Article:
>> Other gloves seem to cater just to larger hands or men’s hands. I have perused so many gloves – even at photography specialty stores and on websites – and most are made for large hands. Some don’t even seem to come in smaller sizes. If you have smaller hands or, as women do, a thinner hand with longer fingers, the fit can be awkward and just not comfortable.

Some photographers have advocated very thin liners worn inside mitts, which they claim allow you to access and adjust all the little dials and buttons on a camera. Problem there is, if I keep more than my necessary fingertips so lightly covered for very long at all, I will have a Reynaud’s attack – or fingers can just get very cold and uncomfortable.

Creating my perfect cold weather photography system with gloves

Idea #1: One of my first times out into very cold weather, I opted for a multi-layered system that included a well-insulated mitt – more like a ski or snowboard mitt – which I bought a size too large. That roominess allowed me to insert a regular fingered glove inside it. Plus, I then could power up a hand warmer and put it inside the mitt between the two layers. That way when I was NOT photographing, I could re-insert my hand into the mitt for a toasty warm environment.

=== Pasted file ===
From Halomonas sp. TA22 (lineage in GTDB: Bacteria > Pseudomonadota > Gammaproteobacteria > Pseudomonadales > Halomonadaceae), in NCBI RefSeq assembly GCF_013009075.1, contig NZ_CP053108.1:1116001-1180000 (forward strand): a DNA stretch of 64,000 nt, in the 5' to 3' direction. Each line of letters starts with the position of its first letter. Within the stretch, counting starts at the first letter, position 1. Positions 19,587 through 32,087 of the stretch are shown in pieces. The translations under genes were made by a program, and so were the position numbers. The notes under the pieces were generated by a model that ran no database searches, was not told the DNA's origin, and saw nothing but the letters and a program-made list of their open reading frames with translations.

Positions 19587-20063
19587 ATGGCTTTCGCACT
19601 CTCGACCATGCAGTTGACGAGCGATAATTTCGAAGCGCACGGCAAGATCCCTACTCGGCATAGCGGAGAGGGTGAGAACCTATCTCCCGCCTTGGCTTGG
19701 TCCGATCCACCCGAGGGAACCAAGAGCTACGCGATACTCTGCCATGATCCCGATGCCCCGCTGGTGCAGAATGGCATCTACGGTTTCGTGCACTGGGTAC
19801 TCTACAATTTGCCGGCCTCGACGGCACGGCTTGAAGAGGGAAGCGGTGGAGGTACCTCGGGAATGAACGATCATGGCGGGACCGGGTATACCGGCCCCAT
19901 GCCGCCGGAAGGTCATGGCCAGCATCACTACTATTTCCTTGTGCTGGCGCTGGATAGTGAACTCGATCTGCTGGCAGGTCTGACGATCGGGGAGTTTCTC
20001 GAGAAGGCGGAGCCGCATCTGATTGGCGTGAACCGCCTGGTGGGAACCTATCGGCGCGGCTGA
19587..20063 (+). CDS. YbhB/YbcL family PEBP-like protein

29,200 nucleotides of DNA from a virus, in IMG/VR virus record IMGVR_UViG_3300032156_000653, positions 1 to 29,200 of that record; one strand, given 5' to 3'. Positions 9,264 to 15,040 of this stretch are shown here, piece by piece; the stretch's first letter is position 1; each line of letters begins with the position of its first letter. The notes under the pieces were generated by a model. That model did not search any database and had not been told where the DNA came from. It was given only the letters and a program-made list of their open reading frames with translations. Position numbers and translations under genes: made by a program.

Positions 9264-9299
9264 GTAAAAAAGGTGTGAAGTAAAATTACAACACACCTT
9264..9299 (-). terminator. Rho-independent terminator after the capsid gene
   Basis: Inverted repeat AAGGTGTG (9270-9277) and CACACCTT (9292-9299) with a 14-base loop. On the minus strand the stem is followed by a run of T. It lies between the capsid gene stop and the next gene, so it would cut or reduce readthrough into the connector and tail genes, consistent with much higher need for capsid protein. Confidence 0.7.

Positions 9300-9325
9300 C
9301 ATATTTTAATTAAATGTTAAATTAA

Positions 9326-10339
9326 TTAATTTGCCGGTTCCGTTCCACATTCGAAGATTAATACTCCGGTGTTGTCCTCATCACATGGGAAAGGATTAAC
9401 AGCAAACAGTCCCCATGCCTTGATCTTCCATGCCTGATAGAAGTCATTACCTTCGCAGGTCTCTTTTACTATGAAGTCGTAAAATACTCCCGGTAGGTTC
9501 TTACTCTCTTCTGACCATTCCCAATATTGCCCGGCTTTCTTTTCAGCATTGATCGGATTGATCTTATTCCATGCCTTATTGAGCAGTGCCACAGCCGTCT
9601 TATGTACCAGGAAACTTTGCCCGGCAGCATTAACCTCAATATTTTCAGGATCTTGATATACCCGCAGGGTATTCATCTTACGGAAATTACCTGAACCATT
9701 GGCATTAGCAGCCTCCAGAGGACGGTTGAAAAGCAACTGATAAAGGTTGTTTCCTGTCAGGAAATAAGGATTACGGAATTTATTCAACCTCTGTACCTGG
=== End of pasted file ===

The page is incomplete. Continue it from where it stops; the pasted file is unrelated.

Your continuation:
Therese Iknoian Shoots Photos In Paradise Bay Antarctica

This was earlier in the game on a Polar Latitudes ship in Antarctica. See the outdoor mitt hanging from my wrist? That had a handwarmer in it for tucking into. The over-the-hand base layer served as glove-like protection — but that would only work for short shoots where you have quick access to someplace warm.

That didn’t work too badly, BUT I found re-inserting my hand into the cozy warm mitt wasn’t possible as often as I needed since I’d get wrapped up taking a lot of photos. Meaning my hands would get pretty freezing cold. But you may want to try something like this if you aren’t as sensitive as I am or it’s not quite as cold. This mitt remains in my glove arsenal!

Kyiv Ukraine Cold Weather Photography